Federico Garcia Lorca's “The House of Bernarda Alba” and Henrik Ibsen's “A Doll's House” both protest against the confinement of women of their days. Although the Houses are set differently in Spain of 20th century and Norway of 19th century respectively, both the plays relate in illuminating their respective female protagonists, Adela and Nora, as they eventually develop a sense of individuality and self-expression and emerge as free individuals from repression. The authors’ attempts allow the reader audience to gain an insight into the social norms that each protagonist was pitted against. This heightens the tension as the action develops.
Both Adela and Nora are inherently individualistic, and their innate nature is bared especially when they covertly display defiance in occasions of high social expectations. After observing her husband’s death, Bernarda declares a long period of mourning – according to the traditional societal beliefs – and orders her daughters to be confined within the walls of their house and to wear only black. But, Adela, disobeys her mother by cheerfully wearing a colourful dress of zealous green and by going out of the house “to look for what is [hers], what belongs to [her]” (Lorca 165) – Pepe el Romano. In A Doll’s House, while Mrs Linde expects, according to society, that “a wife can’t borrow without her husband’s permission,” (Ibsen 20) Nora leaks out her insubordinate action of borrowing. She even dares to forge her father’s sign, but more importantly, she individually decides for herself why she has to forge – to save “her husband’s life” (Ibsen 34) on her own.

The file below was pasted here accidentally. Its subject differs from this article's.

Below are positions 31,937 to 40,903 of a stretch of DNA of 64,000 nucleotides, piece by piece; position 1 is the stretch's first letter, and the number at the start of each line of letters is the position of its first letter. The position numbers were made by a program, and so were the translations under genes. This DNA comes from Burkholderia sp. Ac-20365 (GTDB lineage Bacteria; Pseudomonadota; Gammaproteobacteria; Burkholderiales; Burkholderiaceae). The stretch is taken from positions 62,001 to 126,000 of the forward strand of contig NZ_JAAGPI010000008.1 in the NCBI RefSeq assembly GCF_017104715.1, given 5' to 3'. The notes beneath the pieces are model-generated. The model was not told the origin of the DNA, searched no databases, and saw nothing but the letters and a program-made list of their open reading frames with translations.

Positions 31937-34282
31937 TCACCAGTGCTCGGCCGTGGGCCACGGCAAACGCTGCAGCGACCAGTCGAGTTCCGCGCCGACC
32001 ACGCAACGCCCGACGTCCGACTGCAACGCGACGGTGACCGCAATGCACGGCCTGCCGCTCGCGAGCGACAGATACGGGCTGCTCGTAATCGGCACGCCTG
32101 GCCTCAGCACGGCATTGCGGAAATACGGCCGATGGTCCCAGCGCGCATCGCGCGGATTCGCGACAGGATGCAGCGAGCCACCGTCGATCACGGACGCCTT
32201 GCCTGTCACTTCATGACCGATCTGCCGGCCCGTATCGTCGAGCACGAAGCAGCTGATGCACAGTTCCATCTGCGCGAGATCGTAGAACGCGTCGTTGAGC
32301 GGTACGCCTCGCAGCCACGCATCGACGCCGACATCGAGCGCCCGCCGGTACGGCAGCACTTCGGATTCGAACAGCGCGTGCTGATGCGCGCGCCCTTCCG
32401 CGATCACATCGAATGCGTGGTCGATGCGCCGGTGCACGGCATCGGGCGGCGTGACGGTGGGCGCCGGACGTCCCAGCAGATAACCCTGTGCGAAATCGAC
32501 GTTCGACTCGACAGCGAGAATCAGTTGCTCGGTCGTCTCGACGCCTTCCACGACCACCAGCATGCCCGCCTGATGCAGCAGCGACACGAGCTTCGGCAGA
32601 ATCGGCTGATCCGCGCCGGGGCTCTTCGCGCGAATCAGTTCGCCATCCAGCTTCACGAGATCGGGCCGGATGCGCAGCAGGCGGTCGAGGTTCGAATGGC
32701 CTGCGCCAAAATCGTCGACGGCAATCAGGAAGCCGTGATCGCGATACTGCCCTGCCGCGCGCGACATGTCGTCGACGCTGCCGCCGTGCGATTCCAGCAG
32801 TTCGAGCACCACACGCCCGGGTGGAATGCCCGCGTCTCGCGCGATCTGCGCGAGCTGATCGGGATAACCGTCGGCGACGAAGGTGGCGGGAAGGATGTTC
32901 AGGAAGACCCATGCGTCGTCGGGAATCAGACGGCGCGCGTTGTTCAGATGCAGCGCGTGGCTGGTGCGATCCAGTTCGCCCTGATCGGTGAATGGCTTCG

The pressure to comply with the traditional conventions of society induces the central characters of both the plays to masquerade. Appearing as an innocent “poor little thing” (Lorca 132) to Magdalena, Adela confidently thinks of herself as a camouflaged “wild rabbit” (Lorca 142) that cannot be caught by Poncia, who knows the real sexually passionate Adela; Adela is confident since she deceives Bernarda to believe that Adela has “never gone against [her] will.” (Lorca 151) Adela has determined that “no one can keep what has to happen from happening” and that she would masquerade to escape the pressure within the “walls of the corral” – the pressure to conform – even if numerous rules, in the form of a “four thousand yellow flares,” are imposed. (Lorca 142) Likewise, Nora of Doll’s House assumes the mask of her husband Torvald’s “pretty little thing” (Ibsen 22), a “little squirrel” (Ibsen 46), and a submissive “dolly-wife.” (Ibsen 82) She does so because Torvald expects her to accept that he is right in not indulging her “little whims” (Ibsen 21) and expects her to see her “dancing” and “reciting” (Ibsen 22) as per his wishes – he expects her to be a doll under his control. So, she finds “a way [herself]” (Ibsen 21) – the way of deception – to follow her own heart.
The revelation of the secrets Nora and Adela keep marks the end of their deception and thus...